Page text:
THEATRE REVIEW Latin!
Stephen Fry is a mean and mellifluous stylist of the English language. and this early comedy of his prefigures the theme that came to dominate his career: the great British traditions of stiff upper lips, buggery and fair play
on the cricket field.
It's a two-hander, and the actors slip easily into Fry and Laurie-like roles: Robert Webb as the slightly dishevelled Latin teacher, carelessly blase about his relationship with a fifteen-year-old pupil. and David Mitchell perfect as the smug, oily prep-school master with a fondness for dishing out - and
taking - a heating.
The script shows its age a bit. The opening scene is a little too close to Rowan Atkinson’s headmaster routine, some of the gags could have come direct from Not The Nine 0’ Clock News and as a whole it suggests an undergraduate infatuation with Joe Orton. Obviously a tentative, early work rather than a full-fledged assault on the West End, Latin! is actually very slight. However, if it’s possible to stretch out a single comedy sketch to an hour's length without being remotely boring, this show is the one. Like Fry himself, it could charm its way to Belgium and back, and Counterweight draw out every nuance of its humour. (Alastair Mabbott)
I Latin! (Fringe) Counterweight Productions, The P/easance (Venue 33) 556
6550, 1.30pm, f6/f7 (£5/f6).
THEATRE PREVIEW Lemon Sisters
Sisterly feelings have long been a source of dramatic fascination. Despite often violent contrasts between siblings, an umbilical shared histOry is inevitable. This new devised show from the bizarrely named, but accurate enough, Icelandic Takeaway Theatre explores exactly that, comparing and contrasting the lives of one who lives in hope for everything now, and the other, who lost hope In everything long ago.
Director and devrser of the piece is John Wright, well known for his physical trickery with Trestle Theatre Company and more recently wrth Told By An Idiot. Wright travelled to Iceland to work with the company, who av0id any language barriers by concentrating on the visual rather than the wordy. The company describe the piece as a story of love, betrayal and surVIval in a savage and beautiful world where past is as real as present. Where lemons come into play is anybody’s guess, though methinks proceedings Will be bittersweet as well as sour.
I Lemon Sisters (Fringe) The Icelandic Takeaway Theatre, Demarco European Art Foundation (Venue 22) 558 7330, 78—23 Aug, 7.30pm, £5 (£3).
THEATRE REVIEW Unidentified Human Remains And The True Nature Of Love
‘k at it
Looking for love but settling for a string of one-night stands, Unidentified Human Remains introduces us to a group of hung-up thirtysomethings trying to make some sense of it all. But, unlike their TV counterparts, they‘re a particularly repellent bunch. Questioning their sexuality as a way of widening their potential scoring possibilities, blokes and lasses experiment wrth same-sex shenanigans. But it all gets a bit messy when they discover a particularly menacing misogynist in their midst. A somewhat bleak commentary on the debris and decay of life approaching the millennium, the gloom is punctured only by dark humour. The episodic nature of the play, while energetic, creates a fragmented, overloaded feel which ultimately dilutes its power.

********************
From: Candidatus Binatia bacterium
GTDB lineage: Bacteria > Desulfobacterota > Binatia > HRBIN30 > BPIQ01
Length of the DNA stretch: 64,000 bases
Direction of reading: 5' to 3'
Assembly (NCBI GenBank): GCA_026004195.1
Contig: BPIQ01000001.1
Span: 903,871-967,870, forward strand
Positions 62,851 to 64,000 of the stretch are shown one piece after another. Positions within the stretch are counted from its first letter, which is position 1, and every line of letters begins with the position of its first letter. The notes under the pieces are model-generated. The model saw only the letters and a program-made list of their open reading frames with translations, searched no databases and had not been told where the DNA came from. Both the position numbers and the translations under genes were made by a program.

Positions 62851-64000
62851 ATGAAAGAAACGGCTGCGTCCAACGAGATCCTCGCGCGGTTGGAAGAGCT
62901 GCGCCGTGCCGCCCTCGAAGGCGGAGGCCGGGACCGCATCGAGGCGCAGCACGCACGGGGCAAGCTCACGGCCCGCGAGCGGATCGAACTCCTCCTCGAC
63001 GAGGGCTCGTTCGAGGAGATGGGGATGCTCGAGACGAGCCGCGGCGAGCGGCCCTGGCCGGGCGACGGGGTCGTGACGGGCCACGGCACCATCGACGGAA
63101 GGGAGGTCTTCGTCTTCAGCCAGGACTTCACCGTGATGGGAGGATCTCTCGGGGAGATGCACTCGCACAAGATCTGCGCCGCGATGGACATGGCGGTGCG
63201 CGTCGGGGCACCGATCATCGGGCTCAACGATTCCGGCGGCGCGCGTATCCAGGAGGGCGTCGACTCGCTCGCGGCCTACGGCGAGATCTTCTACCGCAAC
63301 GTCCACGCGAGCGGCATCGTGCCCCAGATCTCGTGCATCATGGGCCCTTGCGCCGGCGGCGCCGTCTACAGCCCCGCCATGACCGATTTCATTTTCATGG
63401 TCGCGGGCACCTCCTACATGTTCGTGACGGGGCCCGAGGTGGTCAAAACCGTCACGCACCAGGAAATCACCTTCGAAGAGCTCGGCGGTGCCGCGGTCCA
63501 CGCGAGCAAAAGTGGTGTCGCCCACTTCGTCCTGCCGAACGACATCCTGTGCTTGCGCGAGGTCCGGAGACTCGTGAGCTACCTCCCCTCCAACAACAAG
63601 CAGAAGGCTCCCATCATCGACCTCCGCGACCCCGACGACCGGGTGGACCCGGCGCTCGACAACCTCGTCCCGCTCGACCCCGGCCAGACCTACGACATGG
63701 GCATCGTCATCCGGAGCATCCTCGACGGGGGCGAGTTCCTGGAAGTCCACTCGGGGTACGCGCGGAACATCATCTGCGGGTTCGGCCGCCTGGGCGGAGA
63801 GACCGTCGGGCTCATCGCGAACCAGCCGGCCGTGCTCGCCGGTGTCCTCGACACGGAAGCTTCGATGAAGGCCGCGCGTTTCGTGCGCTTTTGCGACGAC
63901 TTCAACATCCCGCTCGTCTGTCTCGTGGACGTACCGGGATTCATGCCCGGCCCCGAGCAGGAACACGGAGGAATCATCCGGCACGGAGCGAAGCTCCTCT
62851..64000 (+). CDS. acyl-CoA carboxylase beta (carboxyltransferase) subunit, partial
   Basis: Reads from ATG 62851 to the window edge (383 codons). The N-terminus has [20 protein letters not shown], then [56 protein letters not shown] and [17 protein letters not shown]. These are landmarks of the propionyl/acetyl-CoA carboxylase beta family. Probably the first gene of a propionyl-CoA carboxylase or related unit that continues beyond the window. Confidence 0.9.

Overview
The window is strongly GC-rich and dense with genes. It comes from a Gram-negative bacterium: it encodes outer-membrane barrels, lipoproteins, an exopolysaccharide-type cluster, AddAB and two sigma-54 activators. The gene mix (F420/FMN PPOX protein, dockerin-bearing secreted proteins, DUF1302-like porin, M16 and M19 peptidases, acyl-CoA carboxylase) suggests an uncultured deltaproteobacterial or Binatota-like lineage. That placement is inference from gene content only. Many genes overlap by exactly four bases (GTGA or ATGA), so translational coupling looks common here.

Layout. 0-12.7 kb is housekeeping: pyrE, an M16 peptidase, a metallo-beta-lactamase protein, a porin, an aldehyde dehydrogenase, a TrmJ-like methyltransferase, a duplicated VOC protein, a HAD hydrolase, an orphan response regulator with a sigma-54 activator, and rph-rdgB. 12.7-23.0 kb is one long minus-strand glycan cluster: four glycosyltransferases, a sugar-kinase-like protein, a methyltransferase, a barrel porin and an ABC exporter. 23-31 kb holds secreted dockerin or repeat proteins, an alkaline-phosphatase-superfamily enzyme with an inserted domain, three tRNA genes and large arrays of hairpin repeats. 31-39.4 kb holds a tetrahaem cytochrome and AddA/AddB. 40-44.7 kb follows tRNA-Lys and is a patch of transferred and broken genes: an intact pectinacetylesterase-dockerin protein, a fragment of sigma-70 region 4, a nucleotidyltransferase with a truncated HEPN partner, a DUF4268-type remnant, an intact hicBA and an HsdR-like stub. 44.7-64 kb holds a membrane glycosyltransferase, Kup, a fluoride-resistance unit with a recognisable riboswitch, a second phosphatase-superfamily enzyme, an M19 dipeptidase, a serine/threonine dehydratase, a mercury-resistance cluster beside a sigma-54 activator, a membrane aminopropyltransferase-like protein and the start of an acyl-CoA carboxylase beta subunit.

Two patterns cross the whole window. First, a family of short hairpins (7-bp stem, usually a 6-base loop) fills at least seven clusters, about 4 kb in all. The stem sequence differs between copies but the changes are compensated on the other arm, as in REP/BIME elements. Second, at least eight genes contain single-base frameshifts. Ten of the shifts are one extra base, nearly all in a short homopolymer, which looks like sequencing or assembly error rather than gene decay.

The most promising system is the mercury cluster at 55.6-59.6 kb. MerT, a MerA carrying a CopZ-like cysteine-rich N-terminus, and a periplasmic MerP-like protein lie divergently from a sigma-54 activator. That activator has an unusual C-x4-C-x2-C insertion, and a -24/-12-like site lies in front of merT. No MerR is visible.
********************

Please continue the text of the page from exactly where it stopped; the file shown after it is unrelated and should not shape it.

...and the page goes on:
I Unidentified Human Remains And The True Nature Of Love (Fringe) Gilded Balloon (Venue 38) 226 2 IS 7, 8—23 Aug, 7 30pm, £6.50 (£5.50).
THEATRE PREVIEW The Tie
Tagus Theatre, a Lisbon-based company with a commitment to Portuguese theatre in English, and vice versa, return to the Fringe with the world premiere of Jaime Salazar Sampaio's The Tie. Tagus made something of a splash with last year’s Pessoa Personae, and Sampaio’s work has proven controversial in the past, having incurred the wrath of the censors from as early as 1962, when his Nos lard/n5 Do Alto Maior was banned for 23 years. His new play, performed by Jonathan Weightman and directed by Keith Esher Davis tells the story of a failed musician alone in a room, who has nothing to talk to but his tie, which talks back. (Steve
I The Tie (Fringe) Tagus, Quaker Meeting House (Venue 40) 220 6709, 18—23 Aug, 7.30pm, £5 (£3.50).
COMEDY REVIEW Posh Spice Nude iii
The idea of comparing a couple of bits of liver in a jam jar to the image of our beloved Spice Girl Victoria nude, may seem slightly surreal at first, but then the Nimmo Twins are full of surprises. Teetering on the edge of absurdity, this show is packed with quirky characters, a punchy style and a razor-sharp technique for cheeky plot twists. Expect Macbeth to be scoring on the pitch at Dunsinane and marriage break-ups to be discussed In the style of a House Of Lords debate. No prudes, Posh Spice Nude is gloriously wicked! (Sarah Crawford)
I Posh Spice Nude (Fringe) The Nimmo Twins, Gilded Balloon (Venue 38) 226 2757 until 30 Aug, 7.30pm, £6 (£5).
THEATRE REVIEW Re-Tune To Murder at at
There are, I believe, a select handful of people who have access to a fifth terrestrial TV channel known as Channel 5. Most of this occult and arguably mythical group live in London, so it is no surprise that London's Punchline should present the first satire of Five, along with the media in general. Dan Fenton’s new play deals with the homicidally-assisted rise of Madeleine Richards, an unbalanced media darling with the F factor. There were a few first- performance cobwebs to be cleared, and a few misogynistic assumptions going unquestioned, but the script can boast a bleakly ironic final number and some sharp observations along the way. (Steve Cramer)
I Re- Tune To Murder (Fringe) Punchline, P/easance (Venue 33) 556 6550, anti/23 Aug, 1.20pm, £5.50/£6.50 (£4.50/f550)
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